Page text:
The most important and dangerous component of any PC is the hard drive. Dangerous not because of physical risk, but because of the data it contains. Privacy information, important documents, confidential photos – potentially everything. This is why it is so important to securely erase any hard drives you no longer use.
However, don’t trust the basic formatting tools included with your operating system. In most cases, these tools do not erase data, leaving you the option to recover your files. You can solve this problem by “zero filling” the hard disk by sector. Here’s how to zero your hard drive using the Linux Live environment.
Why should you fill in the hard drive zero
Some technical terms are quite ambiguous, but “zero padding” means exactly that. From start to finish, your hard drive storage fills with zeros, erasing all traces of previous files at the bottom.
This method of formatting your hard drive is extremely effective, especially if you zero the drive multiple times to remove any possible traces of your files. Other methods are possible, including filling the disk with random characters rather than zeros, but the effect is the same.
A Zero Filled Hard Drive is an empty drive making it impossible (or nearly impossible) for anyone to get your data. If you’re wondering if this is necessary, here’s an example script.
You sell a used PC, format the drive in the process, but choose only “quick” format. The customer launches hard drive data recovery and in the process gets your family photos, plain text passwords, important identity documents, and more.
If you reset your hard drive, you completely eliminate this risk. While this may take several hours, it can save you serious future problems.
Create a live Linux environment
Cleaning up your hard drive, by its very nature, means you don’t have a working operating system. With this in mind, you will need to use a Linux Live DVD or USB so that you can zero out your hard drive.
These are portable Linux environments that allow you to test distributions before installing them, but we will use them for a slightly different purpose. Almost every Linux distribution (and the supplied Live CD / USB environments) includes the software needed to zero fill the hard drive.
Alternatively, you can connect your hard drive to another Linux PC, although using a live Linux environment prevents the wrong drive from accidentally erasing.
You can use the pre-built Linux live environments that common distributions offer, such as Ubuntu or Debian, or create your own using the Linux Live USB Creator. In this tutorial, we will be using the live Linux environment of one of the most popular Linux distributions, Ubuntu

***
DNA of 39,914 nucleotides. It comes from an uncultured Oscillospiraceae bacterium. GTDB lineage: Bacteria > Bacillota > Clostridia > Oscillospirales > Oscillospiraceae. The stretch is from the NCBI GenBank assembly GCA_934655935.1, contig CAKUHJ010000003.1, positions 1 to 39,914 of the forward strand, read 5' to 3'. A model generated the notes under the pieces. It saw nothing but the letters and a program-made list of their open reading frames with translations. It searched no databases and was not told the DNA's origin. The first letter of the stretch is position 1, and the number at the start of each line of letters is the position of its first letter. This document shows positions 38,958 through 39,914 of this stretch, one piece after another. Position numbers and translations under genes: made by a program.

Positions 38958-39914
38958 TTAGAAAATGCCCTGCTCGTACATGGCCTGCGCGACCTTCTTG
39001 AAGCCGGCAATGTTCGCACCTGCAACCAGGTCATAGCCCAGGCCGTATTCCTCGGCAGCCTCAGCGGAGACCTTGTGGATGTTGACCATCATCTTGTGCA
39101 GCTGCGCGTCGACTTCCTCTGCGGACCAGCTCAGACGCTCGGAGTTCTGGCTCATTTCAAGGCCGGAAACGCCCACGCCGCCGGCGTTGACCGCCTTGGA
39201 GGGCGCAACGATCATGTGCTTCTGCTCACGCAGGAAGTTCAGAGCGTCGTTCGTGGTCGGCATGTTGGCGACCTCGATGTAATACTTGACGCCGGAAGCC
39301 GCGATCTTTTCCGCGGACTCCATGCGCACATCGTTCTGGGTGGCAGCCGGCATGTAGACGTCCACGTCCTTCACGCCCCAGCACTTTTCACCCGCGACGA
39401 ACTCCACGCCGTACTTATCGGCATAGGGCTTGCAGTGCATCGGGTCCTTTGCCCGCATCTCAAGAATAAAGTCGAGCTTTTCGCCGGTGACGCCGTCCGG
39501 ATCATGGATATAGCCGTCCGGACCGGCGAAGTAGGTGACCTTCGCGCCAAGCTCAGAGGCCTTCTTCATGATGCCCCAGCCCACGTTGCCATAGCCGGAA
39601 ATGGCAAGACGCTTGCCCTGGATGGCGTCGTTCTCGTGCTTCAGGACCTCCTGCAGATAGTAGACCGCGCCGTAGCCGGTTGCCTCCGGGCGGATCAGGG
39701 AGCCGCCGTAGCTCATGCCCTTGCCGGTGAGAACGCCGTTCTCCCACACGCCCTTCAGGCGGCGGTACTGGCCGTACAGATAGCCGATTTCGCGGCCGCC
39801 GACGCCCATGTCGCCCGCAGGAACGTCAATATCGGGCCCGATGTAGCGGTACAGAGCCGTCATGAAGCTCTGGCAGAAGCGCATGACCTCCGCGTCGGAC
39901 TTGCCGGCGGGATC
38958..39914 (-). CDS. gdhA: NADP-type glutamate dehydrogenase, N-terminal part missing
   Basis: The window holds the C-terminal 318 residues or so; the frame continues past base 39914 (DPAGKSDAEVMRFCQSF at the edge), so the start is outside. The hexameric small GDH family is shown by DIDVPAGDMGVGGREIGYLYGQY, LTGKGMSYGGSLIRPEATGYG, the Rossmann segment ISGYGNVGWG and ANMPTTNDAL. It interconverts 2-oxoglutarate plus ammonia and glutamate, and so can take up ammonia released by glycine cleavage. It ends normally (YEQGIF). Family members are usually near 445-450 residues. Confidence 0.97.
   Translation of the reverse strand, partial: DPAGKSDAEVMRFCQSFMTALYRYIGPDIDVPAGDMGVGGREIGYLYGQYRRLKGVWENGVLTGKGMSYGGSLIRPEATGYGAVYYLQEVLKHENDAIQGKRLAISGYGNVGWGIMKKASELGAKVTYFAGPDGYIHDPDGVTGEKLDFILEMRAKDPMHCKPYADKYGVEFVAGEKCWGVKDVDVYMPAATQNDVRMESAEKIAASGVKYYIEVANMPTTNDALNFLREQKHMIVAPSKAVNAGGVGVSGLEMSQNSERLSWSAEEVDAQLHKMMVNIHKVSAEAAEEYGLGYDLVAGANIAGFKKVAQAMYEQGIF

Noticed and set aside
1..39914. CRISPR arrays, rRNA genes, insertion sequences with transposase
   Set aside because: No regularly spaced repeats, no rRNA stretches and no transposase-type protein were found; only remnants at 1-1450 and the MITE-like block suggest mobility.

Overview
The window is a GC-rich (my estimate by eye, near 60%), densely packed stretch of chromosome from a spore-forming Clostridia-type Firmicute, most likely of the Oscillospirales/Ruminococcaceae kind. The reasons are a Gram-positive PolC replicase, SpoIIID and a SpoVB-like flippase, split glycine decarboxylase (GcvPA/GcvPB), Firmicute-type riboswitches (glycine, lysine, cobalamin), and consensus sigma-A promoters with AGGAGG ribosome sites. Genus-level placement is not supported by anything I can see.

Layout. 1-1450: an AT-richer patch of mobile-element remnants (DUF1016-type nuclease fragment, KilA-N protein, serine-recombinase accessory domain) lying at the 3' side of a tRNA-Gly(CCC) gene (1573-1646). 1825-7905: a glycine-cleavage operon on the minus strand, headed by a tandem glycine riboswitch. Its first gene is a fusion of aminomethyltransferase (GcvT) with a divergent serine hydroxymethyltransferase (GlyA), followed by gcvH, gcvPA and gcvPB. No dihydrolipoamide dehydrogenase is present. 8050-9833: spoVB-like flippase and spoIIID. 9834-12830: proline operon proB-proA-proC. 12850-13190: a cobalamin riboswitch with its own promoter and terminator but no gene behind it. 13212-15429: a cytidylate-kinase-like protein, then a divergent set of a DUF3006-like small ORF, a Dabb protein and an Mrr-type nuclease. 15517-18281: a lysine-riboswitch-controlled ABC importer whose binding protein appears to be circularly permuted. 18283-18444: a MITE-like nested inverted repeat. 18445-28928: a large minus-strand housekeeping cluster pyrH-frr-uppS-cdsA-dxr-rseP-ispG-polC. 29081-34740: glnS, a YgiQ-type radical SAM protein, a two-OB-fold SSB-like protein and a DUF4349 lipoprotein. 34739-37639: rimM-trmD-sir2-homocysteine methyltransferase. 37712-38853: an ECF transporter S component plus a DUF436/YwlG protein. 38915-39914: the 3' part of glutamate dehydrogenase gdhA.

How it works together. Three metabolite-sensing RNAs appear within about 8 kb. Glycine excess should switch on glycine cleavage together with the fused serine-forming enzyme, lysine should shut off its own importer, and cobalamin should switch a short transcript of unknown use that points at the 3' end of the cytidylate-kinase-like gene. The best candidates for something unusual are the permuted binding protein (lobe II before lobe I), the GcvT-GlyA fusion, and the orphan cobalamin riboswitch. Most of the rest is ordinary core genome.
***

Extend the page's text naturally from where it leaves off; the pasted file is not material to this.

- On a different PC, or before erasing disk, go to the Ubuntu website. and download the ISO file containing the latest PC version. This can be the latest version or the long term support version.
- After downloading, you will need to copy the contents of the ISO file to DVD or USB stick. If you’re using a USB stick, download and install balenaEtcher so you can do it on Linux, macOS, or Windows. The rest of this section assumes that you are using a USB stick for your Ubuntu live environment.
- Open balenaEtcher and click Select Image, choosing the Ubuntu ISO image in the process. Click Select Target and select your USB drive. With both options selected, click Flash to start copying the Ubuntu ISO files to your drive.
- When balenaEtcher has finished copying files to the USB stick, safely remove the disc and then restart your computer. On the Ubuntu boot screen, select Try Ubuntu Without Installing.
This will boot the Ubuntu live environment and you can start zeroing your hard drive.
Using shred to Zero Fill a Hard Drive in Linux
The shred command in Linux is a special command that will safely clean up your disk. Once your live Linux environment boots (or you go to a separate Linux installation), you can run this command from the terminal to get started.
First, you need to determine which hard drive to erase. Open a terminal window (press Ctrl + Alt + T on your keyboard) and type sudo fdisk -l tol list all attached storage devices. Find your hard drive, note the device label (e.g. / dev / sda).
Then you will need to run the kill command. You can set up shredding to do multiple passes, which means it won’t fill the disc multiple times.
Enter sudo shred -n 2 -z -v / dev / sda, where -n is the number of passes, -z will zero your disk, and -v will display the progress of the shredding while it is running.
Be sure to use the correct drive label, replacing / dev / sda with your own. There is no second chance!
SSD owners should use fewer passes, especially if you want to reuse the drive. In this case, set the -n flag to 1 using the sudo shred -n 1 -z -v / dev / sda command and replacing / dev / sda with the correct device label.
When you’re ready to start, press Enter to start the process.
The shred command will take some time to zero the hard drive, especially if you are doing multiple passes. The larger the disk, the longer it will take to complete the process. It will also depend on the system resources available on your PC as well as the speed of your hard drive.
When Shred has finished zero-fill formatting on your disk, it will go blank – period. Then you can use it again or dispose of it, depending on your needs.
Wipe or destroy redundant hard drives
If you don’t have a plan for using unused storage, you need one. Whether you’re doing zero fill or drilling, knowing how to safely destroy a hard drive can give you peace of mind, ensuring that your data is protected from theft by others.
Recovering files from a damaged or destroyed hard drive is quite difficult, but you can certainly give it a try. You can try to extract files from a dead hard drive if it crashes unexpectedly, although it’s always best to back up your most important files.